Despite these changes, Sohl was apparently happy with the adaptation. To me, as crazy as I made it out to be, Night Slaves is a little too tepid and way too repetitive in its plot structure to be truly effective. (I was totally with it until it got to the insipid romantic subplot.) It also lacks the true whackadoodlery of George McCowan's The Love War (1970) -- a wild and wacky tale of feuding alien races fighting a clandestine war on earth in the form of Lloyd Bridges and Angie Dickinson, which debuted the same year, and not played straight enough to reach the supernatural contemporaneity alchemy of John Llewellyn Moxey's The Night Stalker (1972) -- where a vampire stalks the streets of Las Vegas. Post does a workmanlike job behind the camera, but aside from that final attack on the car nothing else really sticks out. We've all seen him be better than this. And weirder. (Go see The Baby. Now!) The incidental music is credited to Bernardo Segall, but one could easily mistake it's hiccuping, clavichord heavy muzak for something Vic Mizzy would cook up. Whoever wrote it, it doesn't really fit the surroundings all that well.

Overcompensating for these deficiencies and lack of deliriousness, we have James Franciscus and the lovely Lee Grant adding a lot of gravitas to the proceedings -- and more than it probably deserved. The film just smolders when these two share the screen. Not with hate, but a sense of familiar contempt two people with nothing left to give or say to each other accrue until it finally boils over. The film works so well when these two shred what's left of their marriage, burn the remnants, and salt the ashes. Kudos to Grant especially; it was a genuine pleasure to watch her on such a slow burn, here, when everything else I've seen her in can be easily identified by the teeth marks she left in the majority of the scenery in Airport '77 (1977) and The Swarm (1978). My Bro'Crush on Franciscus has already been well documented, and, omigod, Tisha Sterling is so adorable I can't even even.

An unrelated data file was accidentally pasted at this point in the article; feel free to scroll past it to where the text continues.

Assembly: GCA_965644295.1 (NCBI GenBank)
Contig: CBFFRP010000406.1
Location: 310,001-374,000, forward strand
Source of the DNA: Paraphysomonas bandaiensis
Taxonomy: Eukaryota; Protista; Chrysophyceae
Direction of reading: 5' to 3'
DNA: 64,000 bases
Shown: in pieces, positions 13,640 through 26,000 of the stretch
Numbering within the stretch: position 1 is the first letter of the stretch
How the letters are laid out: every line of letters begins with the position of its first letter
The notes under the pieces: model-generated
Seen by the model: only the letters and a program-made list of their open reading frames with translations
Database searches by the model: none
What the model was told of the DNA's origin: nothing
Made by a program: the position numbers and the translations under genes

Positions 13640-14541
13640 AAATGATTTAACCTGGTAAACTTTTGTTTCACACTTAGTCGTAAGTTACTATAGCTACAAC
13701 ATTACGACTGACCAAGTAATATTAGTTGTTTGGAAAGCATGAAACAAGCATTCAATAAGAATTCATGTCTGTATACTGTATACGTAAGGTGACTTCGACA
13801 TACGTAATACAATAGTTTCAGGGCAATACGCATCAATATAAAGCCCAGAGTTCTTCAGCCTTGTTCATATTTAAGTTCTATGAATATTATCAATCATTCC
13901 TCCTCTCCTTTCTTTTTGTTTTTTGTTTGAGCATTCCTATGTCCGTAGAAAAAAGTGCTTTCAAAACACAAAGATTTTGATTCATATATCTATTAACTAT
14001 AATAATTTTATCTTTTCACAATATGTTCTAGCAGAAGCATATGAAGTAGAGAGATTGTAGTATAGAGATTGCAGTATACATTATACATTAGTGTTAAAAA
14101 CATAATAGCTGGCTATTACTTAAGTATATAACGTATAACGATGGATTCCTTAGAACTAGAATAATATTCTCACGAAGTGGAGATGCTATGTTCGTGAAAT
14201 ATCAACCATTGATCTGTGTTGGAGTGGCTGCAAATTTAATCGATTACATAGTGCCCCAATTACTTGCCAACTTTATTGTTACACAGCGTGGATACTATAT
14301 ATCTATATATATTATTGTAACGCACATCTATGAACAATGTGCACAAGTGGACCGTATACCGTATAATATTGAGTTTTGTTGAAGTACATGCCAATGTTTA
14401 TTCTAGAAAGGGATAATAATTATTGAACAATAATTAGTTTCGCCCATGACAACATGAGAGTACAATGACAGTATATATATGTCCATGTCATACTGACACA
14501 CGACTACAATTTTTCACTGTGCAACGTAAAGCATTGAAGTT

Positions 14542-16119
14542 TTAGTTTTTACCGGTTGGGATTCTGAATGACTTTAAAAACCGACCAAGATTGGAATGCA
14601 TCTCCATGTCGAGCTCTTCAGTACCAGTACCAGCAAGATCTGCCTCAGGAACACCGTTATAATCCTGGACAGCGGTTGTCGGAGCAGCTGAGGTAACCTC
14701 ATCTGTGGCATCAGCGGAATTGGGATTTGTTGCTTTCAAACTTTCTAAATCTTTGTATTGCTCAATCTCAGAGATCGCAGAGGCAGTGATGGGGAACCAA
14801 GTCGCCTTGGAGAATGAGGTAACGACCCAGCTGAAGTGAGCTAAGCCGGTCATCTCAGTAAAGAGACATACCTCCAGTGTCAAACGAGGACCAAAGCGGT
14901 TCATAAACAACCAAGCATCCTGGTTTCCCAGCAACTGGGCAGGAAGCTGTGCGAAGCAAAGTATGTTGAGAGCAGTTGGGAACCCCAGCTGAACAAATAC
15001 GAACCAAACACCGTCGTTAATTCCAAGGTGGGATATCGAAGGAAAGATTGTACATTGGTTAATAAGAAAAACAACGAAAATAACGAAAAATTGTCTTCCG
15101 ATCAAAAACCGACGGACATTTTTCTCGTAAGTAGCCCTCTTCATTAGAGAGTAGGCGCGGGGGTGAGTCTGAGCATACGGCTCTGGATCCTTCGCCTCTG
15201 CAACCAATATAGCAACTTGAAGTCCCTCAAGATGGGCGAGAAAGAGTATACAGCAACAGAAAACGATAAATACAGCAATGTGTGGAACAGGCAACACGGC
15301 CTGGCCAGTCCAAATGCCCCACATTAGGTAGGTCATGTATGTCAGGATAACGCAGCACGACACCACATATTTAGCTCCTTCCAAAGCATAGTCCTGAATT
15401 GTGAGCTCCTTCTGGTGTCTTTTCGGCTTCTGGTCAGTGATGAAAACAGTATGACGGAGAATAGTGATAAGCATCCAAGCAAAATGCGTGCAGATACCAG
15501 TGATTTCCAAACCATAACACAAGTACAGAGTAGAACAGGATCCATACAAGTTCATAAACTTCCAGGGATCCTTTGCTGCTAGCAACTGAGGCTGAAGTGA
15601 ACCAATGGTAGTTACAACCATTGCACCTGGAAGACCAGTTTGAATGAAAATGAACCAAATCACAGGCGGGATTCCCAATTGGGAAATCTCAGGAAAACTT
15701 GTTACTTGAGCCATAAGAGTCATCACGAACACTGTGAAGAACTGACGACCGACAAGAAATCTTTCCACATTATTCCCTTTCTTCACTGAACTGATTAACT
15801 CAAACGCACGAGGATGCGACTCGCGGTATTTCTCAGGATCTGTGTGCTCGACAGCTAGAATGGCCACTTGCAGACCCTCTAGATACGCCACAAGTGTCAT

Night Slaves debuted on September 29, 1970. I fist saw it many moons ago on TBS, back when the SuperStations didn't suck. It's good, but not THAT good. It's weird, but not quite weird enough. Is it worth seeing? It barely breaks an hour and there are worse things you could waste an hour on. And despite it's short-comings, Night Slaves definitely proves, once again, that the 1970s truly were a glorious time for network TV. An era of Made for TV movies, with amazing casts plugged into plots you wouldn't believe even if I drew you a picture, that we will sadly never see again.

This post was a last second substitution for Reelweegiemidget Reviews and Angleman's Place The Lovely Lee Grant Blogathon. The plan was to get a new review of When You Comin' Back, Red Ryder (1979) posted but that fell apart due to circumstances beyond my control with an untimely death in the family. And so, with the host's blessings, I decided to still participate and sub in this rehashed review. Apologies, Boils and Ghouls. Now please follow the linkage and get to reading all the other great reviews, please and thank you.

Night Slaves (1970) Bing Crosby Productions :: American Broadcasting Company (ABC) / P: Everett Chambers / D: Ted Post / W: Everett Chambers, Robert Specht, Jerry Sohl (novel) / C: Robert B. Hauser / E: Michael Kahn / M: Bernardo Segall / S: James Franciscus, Lee Grant, Andrew Prine, Tisha Sterling, Leslie Nielsen, John Kellogg, Virginia Vincent

Saturday, August 11, 2018

Tales of the AMC Stadium Seven, and the Afternoon Matinee That Almost Wasn't.

Hurry, hurry, hurry, ladies and gents, boils and ghouls, and movie freaks of all ages, gather around and listen to my latest tale of chaos and calamity concerning the Three Ring Circus that is the AMC Stadium Seven, my disaster prone hometown movie theater.

There I was, itching to catch a matinee of Mission Impossible: Fall Out (2018) and, by some miracle, I had awoken from the Odinsleep in time to feed, med-up, and clean-up to catch the 1:10 matinee before reporting for my four to midnight shift at the paper. Arriving at the mall at 1pm on the dot, I get in line for a ticket. About five people deep. Plenty of time, right? Well, Bert the Turtle was taking tickets -- and if you frequent the Stadium Seven, you know EXACTLY who I’m talking about. And when I finally get to the front, some older lady and her gaggle of grandkids decides to cut right in front of me and waves her phone at Bert. Who summarily ignores me to deal with her and her brood and her phone. I’m guessing she bought tickets online, which, apparently, gave her carte blanche to move to the front of the line. (And the next time some old coot tells you millennials are entitled brats…) Whatever. Thankfully, there were no glitches, she got her tickets for Christopher Robin (2018) and moved on. Then, I got my ticket and Bert says my movie will be playing in Theater #7. Still with me? Great. Because this is when things get a little nuts.